Sun royal editor Duncan Larcombe arrested in payments probe
The Sun's royal editor has been arrested by detectives investigating alleged illegal payments to police and public officials, the BBC has learned.
Duncan Larcombe, 36, was held following a raid on his home in Kent on Thursday.
A former member of the armed forces, 42, and a woman, 38, were also held after a raid in Lancashire by Scotland Yard's Operation Elveden unit.
They were all released on bail later on Thursday. A total of 26 people have been arrested since last July.
The arrests all follow the inquiry set up after the phone-hacking scandal.
News Corporation provided information which led to the latest arrests, police said.
In a statement, Scotland Yard said: "Today's operation is the result of information provided to police by News Corporation's management standards committee.
"It relates to suspected payments to a public official and is not about seeking journalists to reveal confidential sources in relation to information that has been obtained legitimately."
Police said a 36-year-old man was arrested at his home in Kent on suspicion of conspiracy to corrupt.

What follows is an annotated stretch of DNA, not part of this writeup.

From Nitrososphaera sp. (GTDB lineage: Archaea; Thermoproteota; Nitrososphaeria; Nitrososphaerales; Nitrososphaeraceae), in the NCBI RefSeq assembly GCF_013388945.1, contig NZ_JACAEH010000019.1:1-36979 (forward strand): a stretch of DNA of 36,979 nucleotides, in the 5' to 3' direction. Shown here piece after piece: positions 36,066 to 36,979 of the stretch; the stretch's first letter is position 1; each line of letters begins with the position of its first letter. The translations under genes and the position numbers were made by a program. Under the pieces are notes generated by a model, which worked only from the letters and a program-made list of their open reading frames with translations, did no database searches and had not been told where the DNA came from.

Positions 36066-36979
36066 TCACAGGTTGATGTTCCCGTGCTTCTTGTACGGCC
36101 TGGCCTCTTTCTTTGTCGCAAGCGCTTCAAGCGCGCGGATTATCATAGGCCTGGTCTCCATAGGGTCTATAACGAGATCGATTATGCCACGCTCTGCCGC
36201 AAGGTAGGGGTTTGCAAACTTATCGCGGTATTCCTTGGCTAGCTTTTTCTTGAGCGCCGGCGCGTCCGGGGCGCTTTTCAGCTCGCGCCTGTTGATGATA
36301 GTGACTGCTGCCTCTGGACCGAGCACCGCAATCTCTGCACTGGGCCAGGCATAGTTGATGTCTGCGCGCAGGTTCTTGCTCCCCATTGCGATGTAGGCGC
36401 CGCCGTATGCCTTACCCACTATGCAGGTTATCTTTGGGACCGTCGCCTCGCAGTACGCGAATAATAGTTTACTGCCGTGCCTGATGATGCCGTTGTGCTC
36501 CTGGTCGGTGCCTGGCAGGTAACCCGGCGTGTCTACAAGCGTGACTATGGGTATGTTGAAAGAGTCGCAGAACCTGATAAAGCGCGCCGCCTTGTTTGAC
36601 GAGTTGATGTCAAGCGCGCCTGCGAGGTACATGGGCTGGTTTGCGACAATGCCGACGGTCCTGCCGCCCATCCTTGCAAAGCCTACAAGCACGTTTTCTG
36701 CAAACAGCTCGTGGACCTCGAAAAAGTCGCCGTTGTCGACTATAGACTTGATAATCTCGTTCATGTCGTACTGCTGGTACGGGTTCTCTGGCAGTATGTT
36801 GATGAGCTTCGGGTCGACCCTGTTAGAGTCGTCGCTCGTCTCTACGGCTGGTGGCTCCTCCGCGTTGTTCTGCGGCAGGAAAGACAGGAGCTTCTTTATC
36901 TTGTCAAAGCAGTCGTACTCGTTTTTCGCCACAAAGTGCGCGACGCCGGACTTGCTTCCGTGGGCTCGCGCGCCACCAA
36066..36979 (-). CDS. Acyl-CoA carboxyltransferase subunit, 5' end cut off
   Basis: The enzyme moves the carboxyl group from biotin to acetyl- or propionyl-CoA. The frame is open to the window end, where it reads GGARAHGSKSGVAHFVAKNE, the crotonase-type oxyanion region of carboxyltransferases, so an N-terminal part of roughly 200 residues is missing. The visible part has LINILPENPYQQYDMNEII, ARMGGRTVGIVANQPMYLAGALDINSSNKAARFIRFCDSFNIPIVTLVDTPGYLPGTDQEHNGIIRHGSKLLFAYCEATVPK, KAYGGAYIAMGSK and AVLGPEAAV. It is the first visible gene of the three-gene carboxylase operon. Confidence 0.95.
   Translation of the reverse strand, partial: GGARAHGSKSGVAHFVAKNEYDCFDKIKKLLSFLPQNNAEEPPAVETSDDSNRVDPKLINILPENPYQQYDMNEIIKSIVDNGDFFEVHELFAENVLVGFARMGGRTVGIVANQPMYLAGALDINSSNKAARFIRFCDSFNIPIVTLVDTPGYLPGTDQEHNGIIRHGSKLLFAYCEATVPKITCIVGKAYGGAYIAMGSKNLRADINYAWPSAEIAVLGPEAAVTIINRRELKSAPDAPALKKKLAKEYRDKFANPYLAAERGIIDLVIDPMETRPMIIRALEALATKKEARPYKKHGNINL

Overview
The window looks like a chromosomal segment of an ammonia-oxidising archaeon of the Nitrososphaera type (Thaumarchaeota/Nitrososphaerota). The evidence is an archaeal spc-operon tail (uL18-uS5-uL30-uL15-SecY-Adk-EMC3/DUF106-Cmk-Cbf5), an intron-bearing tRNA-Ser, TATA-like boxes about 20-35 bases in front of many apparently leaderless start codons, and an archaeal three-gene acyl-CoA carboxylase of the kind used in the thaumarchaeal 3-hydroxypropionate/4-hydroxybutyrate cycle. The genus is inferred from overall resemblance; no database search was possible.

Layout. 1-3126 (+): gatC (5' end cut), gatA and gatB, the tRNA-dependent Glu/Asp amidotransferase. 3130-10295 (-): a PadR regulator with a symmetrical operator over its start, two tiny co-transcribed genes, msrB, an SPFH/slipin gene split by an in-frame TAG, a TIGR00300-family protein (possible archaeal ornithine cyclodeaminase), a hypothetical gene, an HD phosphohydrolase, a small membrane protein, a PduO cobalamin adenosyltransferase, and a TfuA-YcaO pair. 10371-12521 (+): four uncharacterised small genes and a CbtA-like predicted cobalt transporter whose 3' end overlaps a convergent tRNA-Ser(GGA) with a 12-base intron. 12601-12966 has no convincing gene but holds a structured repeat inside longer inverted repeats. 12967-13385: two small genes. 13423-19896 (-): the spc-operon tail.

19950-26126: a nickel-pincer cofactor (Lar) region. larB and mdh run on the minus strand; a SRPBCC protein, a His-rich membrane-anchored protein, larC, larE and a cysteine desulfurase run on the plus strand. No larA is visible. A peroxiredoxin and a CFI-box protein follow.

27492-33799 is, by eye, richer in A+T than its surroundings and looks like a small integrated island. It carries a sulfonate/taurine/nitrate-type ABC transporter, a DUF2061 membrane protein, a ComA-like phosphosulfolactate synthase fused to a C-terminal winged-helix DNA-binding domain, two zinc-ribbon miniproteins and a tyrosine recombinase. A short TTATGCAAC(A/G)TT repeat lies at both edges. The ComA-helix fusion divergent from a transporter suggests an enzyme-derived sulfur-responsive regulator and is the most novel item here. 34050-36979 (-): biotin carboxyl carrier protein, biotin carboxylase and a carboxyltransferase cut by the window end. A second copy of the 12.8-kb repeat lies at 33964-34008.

Officers arrested the former serviceman on suspicion of misconduct in a public office, and a 38-year-old woman on suspicion of aiding and abetting misconduct in a public office, at their Lancashire home.
The arrests were made at about 06:00 BST on Thursday.
Rupert Murdoch's News Corporation set up a management standards committee (MSC) last July to carry out internal investigations of its newspapers following the phone-hacking scandal.
News International - the UK division of News Corp - confirmed that a Sun journalist had been arrested.
The Crown Prosecution Service confirmed on Wednesday that it had received the first batch of files from officers relating to Operation Elveden and Operation Weeting - the Metropolitan Police's continuing phone-hacking investigation to which it is linked.
The documents have now been handed to Director of Public Prosecutions Keir Starmer QC for him to decide whether to bring charges.
The management standards committee is working with detectives to look at whether journalists at Mr Murdoch's UK papers - The Sun, The Times and The Sunday Times - have been involved in corrupt payments to police and other public servants.
The News of the World - another of Mr Murdoch's publications - was forced to close in July 2011, after it was revealed that the voicemail messages of a string of public figures and celebrities had been hacked into.